Tasmanian Wilderness Area.
The Tasmanian Wilderness World Heritage Area protects one of the last true wilderness regions on Earth and encompasses a greater range of natural and cultural values than any other region on Earth.
The Tasmanian Wilderness World Heritage Area covers approximately 1,584,000 hectares and represents about 1/5 of the area of the island state of Tasmania. It protects vast tracts of high quality wilderness, which harbours a wealth of outstanding natural and cultural heritage.
The area is formally recognised through World Heritage listing as being part of the natural and cultural heritage of the world community. The core area was inscribed on the World Heritage List in 1982 on the basis of all four natural criteria and three cultural criteria, at the time satisfying more criteria than any other World Heritage property on Earth.
The Tasmanian Wilderness World Heritage Area offers a wide variety of recreational opportunities ranging from extended walks through to half hour strolls. Arguably the best wild river rafting in Australia occurs on the Franklin River, while the many lakes in the WHA provide world-class angling.
Want to go bushwalking? There are over 1,000 kilometres of bushwalking tracks and routes in the Tasmanian Wilderness World Heritage Area (WHA). Increasing numbers of bushwalkers visit the WHA every year. The area includes some of Australia’s best known long distance walking tracks, like the Overland (five days),Frenchmans Cap (three days) and the South Coast (seven days) tracks. These are particularly popular over summer. Less used tracks are also becoming more popular.
When walking, please remember to follow the Leave No Trace guidelines – a set of guiding principles that help minimise our impact on the places we visit
A number of campsites in and around the WHA allow camping for modest overnight fees. On some popular walks such as the Overland Track, huts are available to the public. However, it always wise to carry a tent when walking in the WHA in case of mishap or if a hut is full. Details of camping and costs are available at our Camping and Cabin Fee Information pages.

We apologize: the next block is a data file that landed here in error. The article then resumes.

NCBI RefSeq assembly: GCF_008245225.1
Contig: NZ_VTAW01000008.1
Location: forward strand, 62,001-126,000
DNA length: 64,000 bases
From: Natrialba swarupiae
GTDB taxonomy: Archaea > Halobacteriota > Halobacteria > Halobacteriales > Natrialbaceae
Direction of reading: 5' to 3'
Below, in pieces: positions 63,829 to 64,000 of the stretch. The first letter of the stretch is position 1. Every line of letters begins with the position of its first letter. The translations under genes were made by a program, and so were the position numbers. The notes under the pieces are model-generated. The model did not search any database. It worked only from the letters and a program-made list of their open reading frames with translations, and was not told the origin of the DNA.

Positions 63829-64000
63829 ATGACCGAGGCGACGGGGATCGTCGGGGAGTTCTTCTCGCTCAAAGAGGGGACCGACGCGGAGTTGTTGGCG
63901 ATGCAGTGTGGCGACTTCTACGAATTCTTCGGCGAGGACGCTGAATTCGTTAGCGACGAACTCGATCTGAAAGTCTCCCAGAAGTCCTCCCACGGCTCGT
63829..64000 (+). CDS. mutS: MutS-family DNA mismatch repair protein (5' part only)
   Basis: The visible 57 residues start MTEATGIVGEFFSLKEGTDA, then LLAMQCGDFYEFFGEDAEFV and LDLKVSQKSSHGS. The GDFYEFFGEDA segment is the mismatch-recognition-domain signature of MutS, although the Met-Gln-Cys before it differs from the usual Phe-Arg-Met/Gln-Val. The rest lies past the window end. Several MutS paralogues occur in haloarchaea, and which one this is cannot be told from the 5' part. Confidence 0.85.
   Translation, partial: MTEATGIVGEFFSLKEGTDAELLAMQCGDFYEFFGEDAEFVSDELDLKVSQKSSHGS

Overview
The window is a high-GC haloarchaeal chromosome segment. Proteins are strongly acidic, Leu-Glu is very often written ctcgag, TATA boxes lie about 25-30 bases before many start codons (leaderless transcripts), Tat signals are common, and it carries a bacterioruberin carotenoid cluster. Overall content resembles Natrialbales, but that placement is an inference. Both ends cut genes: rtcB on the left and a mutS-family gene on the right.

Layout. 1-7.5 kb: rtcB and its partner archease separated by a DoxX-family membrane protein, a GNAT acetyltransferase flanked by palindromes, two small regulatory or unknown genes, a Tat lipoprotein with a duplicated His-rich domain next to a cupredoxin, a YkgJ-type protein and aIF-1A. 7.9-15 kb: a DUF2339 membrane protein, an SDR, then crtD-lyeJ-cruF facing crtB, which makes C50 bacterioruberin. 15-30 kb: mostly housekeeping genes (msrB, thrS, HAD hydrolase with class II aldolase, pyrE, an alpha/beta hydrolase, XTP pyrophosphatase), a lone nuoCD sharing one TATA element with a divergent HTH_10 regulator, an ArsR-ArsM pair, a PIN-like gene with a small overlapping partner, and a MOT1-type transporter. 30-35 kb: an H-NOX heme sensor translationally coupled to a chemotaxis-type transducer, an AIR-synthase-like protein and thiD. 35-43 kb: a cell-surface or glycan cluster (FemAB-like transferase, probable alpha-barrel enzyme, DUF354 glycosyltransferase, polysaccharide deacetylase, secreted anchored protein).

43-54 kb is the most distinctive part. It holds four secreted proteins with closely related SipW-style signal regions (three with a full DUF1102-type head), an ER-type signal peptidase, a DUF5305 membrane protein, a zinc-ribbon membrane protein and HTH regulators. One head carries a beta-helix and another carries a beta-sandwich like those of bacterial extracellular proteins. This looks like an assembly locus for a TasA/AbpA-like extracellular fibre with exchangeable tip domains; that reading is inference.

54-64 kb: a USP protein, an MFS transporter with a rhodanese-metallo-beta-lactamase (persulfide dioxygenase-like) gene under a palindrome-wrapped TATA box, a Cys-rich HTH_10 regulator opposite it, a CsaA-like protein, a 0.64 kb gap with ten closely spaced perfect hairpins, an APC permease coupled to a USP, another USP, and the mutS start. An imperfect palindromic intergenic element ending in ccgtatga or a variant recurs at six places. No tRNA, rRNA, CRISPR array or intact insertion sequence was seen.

After walking, fishing is the second biggest recreational use of the WHA. The Central Plateau area has been a famous trout fishery for over 100 years. The area is known as the land of a thousand lakes and has many alpine tarns formed by glacial action some 8,000 – 20,000 years ago. Major lakes in the area are stocked with trout by the Inland Fisheries Service – see their web site for details of the permits needed to fish in inland waters. Lake Pedder in theSouthwest National Park, Lake St Clair, Macquarie Harbour and the Gordon River are also popular trout fishing areas.
Cruises on Macquarie Harbour and the Lower Gordon River are very popular. These trips form the mainstay of the economy of the small port of Strahan, an idyllic village which is known as the western gateway to the WHA. The wild and remote natural harbours of Port Davey and Bathurst Harbour in Southwest National Park are popular with sailors and the occasional intrepid sea kayaker. See ourboating notes for further details.
Climbing & abseiling
Relatively few people undertake climbing in the WHA, primarily due to its remoteness from vehicle access. Despite being several days’ bushwalk from the nearest road, the towering vertical cliffs of Frenchmans Cap are a major climbing destination in the WHA.
Rafting and kayaking
Rafting and kayaking in the WHA mainly occurs on the Franklin river. The full trip down the river is a magnificent 12 day wilderness rafting experience through some of the most spectacular scenery in Australia.
The proposal to dam the river for hydro electric power was a pivotal conservation issue for Australia in the early 1980s. In 1981 the area was protected in the Franklin–Gordon Wild Rivers National Park and was given World Heritage status in 1982.
See our Franklin River rafting notes for further details.